WEARSIDERS are living longer than ever – but can still expect to die nearly 10 years earlier than their counterparts in the South, new figures show.
The Office of National Statistics (ONS) report shows life expectancy in the region has climbed sharply in the last 20 years.
Today, men in Sunderland can expect to clock up 76.3 years, up from 71.6 years in 1991-93, while life expectancy for women is up from 76.9 years in 1991-93 to 80.6 years over the same period.
Easington, notoriously one of the UK’s health blackspots, has seen even more significant improvements, with men now living an average of 76.9 years, compared to 71.2 years in 1991-93, and women reaching an average of 80.9 years, compared to 75.9 years two decades ago.
But the region still lags far behind the national life expectancy of 78.2 years for men and 82.3 years for women.
The ONS report shows people live longest in Kensington and Chelsea, with men reaching an average 85.1 years and woman 89.8 – the best part of a decade more than in Wearside and East Durham.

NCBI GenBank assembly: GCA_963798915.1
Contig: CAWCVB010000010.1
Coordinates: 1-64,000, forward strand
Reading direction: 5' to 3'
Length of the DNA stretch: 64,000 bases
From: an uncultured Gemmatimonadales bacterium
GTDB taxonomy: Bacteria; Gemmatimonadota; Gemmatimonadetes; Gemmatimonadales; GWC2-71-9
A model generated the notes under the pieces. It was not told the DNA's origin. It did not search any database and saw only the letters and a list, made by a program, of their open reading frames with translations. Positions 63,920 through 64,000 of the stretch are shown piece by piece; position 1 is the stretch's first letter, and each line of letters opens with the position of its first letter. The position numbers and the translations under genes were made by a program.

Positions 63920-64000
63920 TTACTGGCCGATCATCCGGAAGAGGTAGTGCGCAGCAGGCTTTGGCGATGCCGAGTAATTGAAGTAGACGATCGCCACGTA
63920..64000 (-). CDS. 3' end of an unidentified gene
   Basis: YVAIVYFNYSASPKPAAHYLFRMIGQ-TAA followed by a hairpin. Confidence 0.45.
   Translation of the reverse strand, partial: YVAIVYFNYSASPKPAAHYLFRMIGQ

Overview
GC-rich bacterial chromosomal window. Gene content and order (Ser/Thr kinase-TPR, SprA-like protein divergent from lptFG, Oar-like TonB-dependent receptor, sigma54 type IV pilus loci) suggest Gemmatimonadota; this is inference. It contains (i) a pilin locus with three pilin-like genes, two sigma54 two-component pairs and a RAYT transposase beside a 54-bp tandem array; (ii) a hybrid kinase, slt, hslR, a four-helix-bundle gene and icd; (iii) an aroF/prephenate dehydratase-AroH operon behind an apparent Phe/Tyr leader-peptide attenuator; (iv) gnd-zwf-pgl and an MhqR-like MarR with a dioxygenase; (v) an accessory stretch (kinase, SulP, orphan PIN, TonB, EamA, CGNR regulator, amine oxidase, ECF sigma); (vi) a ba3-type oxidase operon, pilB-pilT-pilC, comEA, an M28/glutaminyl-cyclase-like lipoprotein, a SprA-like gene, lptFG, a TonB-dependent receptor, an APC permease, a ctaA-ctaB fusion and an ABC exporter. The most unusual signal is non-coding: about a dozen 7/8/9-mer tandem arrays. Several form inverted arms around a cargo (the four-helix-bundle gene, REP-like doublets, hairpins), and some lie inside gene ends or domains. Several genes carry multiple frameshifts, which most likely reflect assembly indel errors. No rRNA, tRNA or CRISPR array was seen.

Nonnie Crawford (pictured), director of public health for Sunderland, welcomed news that life expectancy was on the rise but accepted there was still a long way to go.
“While we are pleased that life expectancy for men and women in Sunderland continues to increase, we are not complacent and would like to narrow the gap between life expectancy here in Sunderland and in the UK,” she said.
“We have a range of initiatives under way to help and support people to make healthy lifestyle choices around stopping smoking, reducing obesity through weight management and increasing physical activity, and screening through NHS Health Checks which will help us to reach our overall goal of narrowing the gap in life expectancy.
“As part of this work we are also focusing on increasing the number of people who attend screening for cancer and through our campaign Be Clear on Cancer, raising awareness of early signs and symptoms and how early diagnosis saves lives.”